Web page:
Kano opens up the world of physical computing to kids. As computers have become more affordable and reliable, fewer people are learning what is going on inside them. Kano aims to change the way kids see computers through creating kits with all the pieces necessary to build a fully-functional computer. The Kano approach to learning follows three guiding principles: (1) simple steps, (2) storytelling, and (3) physical computing. After tying all these principles together, the overarching goal is to create a sense of play.

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An Augmented Reality Lego Set Helps MIT Design Healthier Cities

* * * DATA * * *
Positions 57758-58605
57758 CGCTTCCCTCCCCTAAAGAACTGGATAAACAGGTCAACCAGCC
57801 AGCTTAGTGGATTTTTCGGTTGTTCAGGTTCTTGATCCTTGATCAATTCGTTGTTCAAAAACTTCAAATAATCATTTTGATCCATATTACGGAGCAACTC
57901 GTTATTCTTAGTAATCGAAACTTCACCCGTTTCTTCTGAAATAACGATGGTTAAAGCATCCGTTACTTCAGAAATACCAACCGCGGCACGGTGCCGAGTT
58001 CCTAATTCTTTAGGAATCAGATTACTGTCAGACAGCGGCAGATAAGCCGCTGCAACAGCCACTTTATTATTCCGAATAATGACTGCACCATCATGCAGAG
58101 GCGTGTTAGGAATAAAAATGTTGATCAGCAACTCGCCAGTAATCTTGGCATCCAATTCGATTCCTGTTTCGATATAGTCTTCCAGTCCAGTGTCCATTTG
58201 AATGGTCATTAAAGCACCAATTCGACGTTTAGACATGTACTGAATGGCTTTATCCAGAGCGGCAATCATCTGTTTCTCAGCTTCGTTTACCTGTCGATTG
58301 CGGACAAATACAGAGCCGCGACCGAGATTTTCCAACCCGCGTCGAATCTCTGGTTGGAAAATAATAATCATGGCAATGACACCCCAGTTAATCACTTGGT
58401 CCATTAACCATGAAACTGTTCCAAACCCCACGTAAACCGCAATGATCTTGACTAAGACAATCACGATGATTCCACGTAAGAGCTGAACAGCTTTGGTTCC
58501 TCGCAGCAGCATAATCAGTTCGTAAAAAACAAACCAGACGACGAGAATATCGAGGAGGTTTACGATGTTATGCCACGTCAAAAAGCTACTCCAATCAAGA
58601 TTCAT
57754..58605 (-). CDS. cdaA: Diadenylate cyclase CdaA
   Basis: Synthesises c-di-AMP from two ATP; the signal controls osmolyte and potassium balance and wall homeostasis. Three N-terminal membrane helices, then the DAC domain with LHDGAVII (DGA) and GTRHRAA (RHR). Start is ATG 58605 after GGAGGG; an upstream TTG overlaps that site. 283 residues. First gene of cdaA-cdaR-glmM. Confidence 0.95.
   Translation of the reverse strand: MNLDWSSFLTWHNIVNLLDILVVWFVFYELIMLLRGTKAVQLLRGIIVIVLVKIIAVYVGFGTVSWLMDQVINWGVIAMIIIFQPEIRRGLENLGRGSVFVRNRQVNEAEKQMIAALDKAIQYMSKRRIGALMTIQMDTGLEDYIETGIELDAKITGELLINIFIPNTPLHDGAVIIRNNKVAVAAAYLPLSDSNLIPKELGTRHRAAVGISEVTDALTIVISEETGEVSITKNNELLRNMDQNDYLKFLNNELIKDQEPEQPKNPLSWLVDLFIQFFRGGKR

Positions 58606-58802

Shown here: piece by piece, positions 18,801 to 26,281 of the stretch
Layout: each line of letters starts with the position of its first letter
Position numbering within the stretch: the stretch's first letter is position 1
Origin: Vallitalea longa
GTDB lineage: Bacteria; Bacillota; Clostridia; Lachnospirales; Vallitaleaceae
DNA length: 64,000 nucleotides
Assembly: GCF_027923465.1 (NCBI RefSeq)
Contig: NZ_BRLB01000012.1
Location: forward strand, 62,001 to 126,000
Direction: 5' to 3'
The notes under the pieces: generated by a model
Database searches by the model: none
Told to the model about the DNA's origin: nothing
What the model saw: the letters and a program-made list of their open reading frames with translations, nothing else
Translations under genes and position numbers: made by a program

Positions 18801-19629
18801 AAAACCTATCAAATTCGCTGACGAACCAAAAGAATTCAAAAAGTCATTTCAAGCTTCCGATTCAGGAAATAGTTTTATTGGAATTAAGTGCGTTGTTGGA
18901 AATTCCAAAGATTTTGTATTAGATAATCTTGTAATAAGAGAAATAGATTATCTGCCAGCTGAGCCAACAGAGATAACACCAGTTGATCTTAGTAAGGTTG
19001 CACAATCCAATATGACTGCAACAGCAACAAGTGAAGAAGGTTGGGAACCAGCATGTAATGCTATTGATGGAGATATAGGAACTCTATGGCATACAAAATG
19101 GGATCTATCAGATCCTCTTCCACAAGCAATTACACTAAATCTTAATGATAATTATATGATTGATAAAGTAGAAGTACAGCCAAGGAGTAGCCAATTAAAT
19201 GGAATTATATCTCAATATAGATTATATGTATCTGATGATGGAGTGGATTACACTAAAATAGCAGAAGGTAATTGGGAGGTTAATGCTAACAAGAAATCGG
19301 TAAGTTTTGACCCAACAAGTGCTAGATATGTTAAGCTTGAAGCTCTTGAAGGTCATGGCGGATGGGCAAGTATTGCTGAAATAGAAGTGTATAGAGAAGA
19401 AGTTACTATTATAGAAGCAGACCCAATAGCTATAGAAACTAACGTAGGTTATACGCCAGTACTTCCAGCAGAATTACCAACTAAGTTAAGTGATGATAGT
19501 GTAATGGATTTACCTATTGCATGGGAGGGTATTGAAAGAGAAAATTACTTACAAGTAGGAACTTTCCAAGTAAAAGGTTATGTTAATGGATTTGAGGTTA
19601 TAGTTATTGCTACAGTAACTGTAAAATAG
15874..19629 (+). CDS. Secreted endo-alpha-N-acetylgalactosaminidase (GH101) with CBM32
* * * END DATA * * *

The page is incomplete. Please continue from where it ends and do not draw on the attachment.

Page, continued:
An Augmented Reality Lego Set Helps MIT Design Healthier Cities | Computational Tinkering | Scoop.it
When groups collaborate at the MIT Media Lab, the creativity soars.

 

When designers team up with engineers and computer scientists, the results can be greater than what any group produces on their own. Take, for instance, the augmented reality Lego set created in order to visualize urban design.

 

This construction used augmented reality to display data visualization as a moving process, keeping track of statistics like population density and transportation patterns. The team’s goal is to use the augmented reality Lego cityscape to analyze the impact of design on wellness. 

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The Rise of AI Makes Emotional Intelligence More Important

 

Develop the skills machines can’t replicate.